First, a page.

Editor’s Note: The following is an excerpt from Chapter 2: The Rise of Messaging from the book Conversational Marketing: How the World’s Fastest Growing Companies Use Chatbots to Generate Leads 24/7/365 (and How You Can Too).
This book, written by Drift CEO, David Cancel, and VP of Marketing, Dave Gerhardt, forms the basis for Conversational Marketing as a practice. And shares insider strategies for implementing Conversational Marketing in a rapidly evolving sales and marketing landscape. You can order your copy of Conversational Marketing today here.
Read on more insights from chapter two 👇
Whether it’s a messaging app you use to talk to friends and family, or a collaboration tool you use to communicate with coworkers, real-time messaging has become the new engine that powers today’s most popular communication systems. We are now living in what I call the third wave of messaging, and unlike the two waves that preceded it, this one has shown no signs of slowing down anytime soon (see Figure 2.1).
Over the past few years, the adoption and usage rates of messaging apps have skyrocketed. Today, the apps that make up this third-wave messaging don’t have millions of users, they have billions of users. It was a shift that happened so rapidly that many marketing and salespeople didn’t even notice it. And now we’re all struggling to catch up.
Before we explore in-depth how this third wave of messaging is forcing us to rethink our marketing and sales strategy and to reimagine the way our customers buy from us, let’s take a quick look back at how messaging technology has evolved over the past two decades.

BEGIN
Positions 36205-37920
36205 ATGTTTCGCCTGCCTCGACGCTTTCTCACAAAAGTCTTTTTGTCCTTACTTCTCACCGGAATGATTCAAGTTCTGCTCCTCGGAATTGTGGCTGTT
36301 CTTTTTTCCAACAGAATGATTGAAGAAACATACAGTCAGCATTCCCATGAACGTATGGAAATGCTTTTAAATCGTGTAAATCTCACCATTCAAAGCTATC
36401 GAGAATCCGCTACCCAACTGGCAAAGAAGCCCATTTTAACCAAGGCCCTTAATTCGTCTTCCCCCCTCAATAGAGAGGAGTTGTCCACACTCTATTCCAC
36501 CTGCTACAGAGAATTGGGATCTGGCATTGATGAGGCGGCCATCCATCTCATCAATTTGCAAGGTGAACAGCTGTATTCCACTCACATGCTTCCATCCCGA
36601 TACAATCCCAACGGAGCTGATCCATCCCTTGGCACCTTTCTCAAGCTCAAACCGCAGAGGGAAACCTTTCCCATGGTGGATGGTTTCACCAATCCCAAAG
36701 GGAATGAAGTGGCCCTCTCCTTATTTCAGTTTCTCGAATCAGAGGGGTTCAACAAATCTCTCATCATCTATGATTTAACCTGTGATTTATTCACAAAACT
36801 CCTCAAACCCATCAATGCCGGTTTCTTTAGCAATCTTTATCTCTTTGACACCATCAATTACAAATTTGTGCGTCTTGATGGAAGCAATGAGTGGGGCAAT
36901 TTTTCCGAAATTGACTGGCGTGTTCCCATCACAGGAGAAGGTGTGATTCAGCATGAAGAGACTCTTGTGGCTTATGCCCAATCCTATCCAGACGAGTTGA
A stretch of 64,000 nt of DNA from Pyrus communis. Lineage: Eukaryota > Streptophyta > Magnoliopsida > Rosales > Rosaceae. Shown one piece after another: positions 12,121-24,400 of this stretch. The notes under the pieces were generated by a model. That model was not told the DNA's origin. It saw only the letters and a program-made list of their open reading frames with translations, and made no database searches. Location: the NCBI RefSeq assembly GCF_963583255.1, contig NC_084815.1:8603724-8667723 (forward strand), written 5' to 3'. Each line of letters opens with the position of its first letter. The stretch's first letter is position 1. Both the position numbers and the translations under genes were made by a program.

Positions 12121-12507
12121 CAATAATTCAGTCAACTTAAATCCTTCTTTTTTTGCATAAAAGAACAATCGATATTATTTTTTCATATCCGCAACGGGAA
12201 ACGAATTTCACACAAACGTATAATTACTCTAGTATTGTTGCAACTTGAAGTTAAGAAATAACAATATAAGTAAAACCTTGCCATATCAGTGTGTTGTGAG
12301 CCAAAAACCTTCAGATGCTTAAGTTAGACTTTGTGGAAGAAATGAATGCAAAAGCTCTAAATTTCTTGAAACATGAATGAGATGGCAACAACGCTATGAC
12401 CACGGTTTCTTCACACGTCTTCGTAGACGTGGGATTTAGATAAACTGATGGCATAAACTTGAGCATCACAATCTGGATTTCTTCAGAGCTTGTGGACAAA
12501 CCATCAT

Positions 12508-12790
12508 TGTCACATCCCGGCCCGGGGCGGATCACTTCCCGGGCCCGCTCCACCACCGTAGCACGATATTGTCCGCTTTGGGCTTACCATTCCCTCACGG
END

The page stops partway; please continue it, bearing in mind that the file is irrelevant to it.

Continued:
The First Wave of Messaging
For many of us, hearing the terms “messaging” and “instant messaging” might make us think of the age of dial-up internet; back when you had to listen to that awful screeching, staticky noise that came out of your computer’s speakers when you tried to go online. This was the first wave of messaging, and it was kicked off by instant messaging services, including ICQ (launched in 1996), America Online (AOL) Instant Messenger (launched in 1997), Yahoo! Messenger (launched in 1998), and MSN Messenger (launched in 1999, rebranded as Windows Live Messenger in 2005, then discontinued in 2013 following Microsoft’s acquisition of Skype in 2011).
One of the technologies this first wave of messaging introduced was the user-definable online co-user list, U.S. patent number US6750881B1, which is perhaps better known as the “buddy list.” The buddy list made it easy to find and communicate with multiple friends in real time. It was a way to scale one-to-one conversations, and it attracted users by the millions. For example, while AOL Instant Messenger, also known as AIM, started out with just 900 simultaneous users on the night of its release, the service would later draw as many as 18 million simultaneous users (according to Mashable).
Within a few years, however, this first wave of messaging would begin to fizzle out as a new communication tool appeared on the scene: the affordable, mass-market cellular phone. (Remember Nokia’s candy-bar-style phones? They were best-sellers in the late 1990s and early 2000s.) With the rise of the affordable cell phone came the rise of Short Message Service (SMS) text messaging, a technology that allowed phone owners to send short, real-time messages via cellular networks. According to the Pew Research Center, by 2005 there were 36 million monthly active SMS texters in the United States.
The Second Wave of Messaging
When using instant messaging services during the first wave, we had to sit at a computer in order to send and receive messages in real time. With the rise of SMS, we were able to access that same real-time messaging functionality from our cell phones. This was a game-changer, and it helped contribute to the dissolution of that first wave of messaging software.
For several years, SMS texting reigned as one of the most popular and most convenient channels for real-time communication. But it wasn’t without its flaws, the most significant being its cost. Cellular service providers typically charge a fee based on the number of SMS texts users send and receive, which can lead to soaring cell phone bills (and unhappy customers).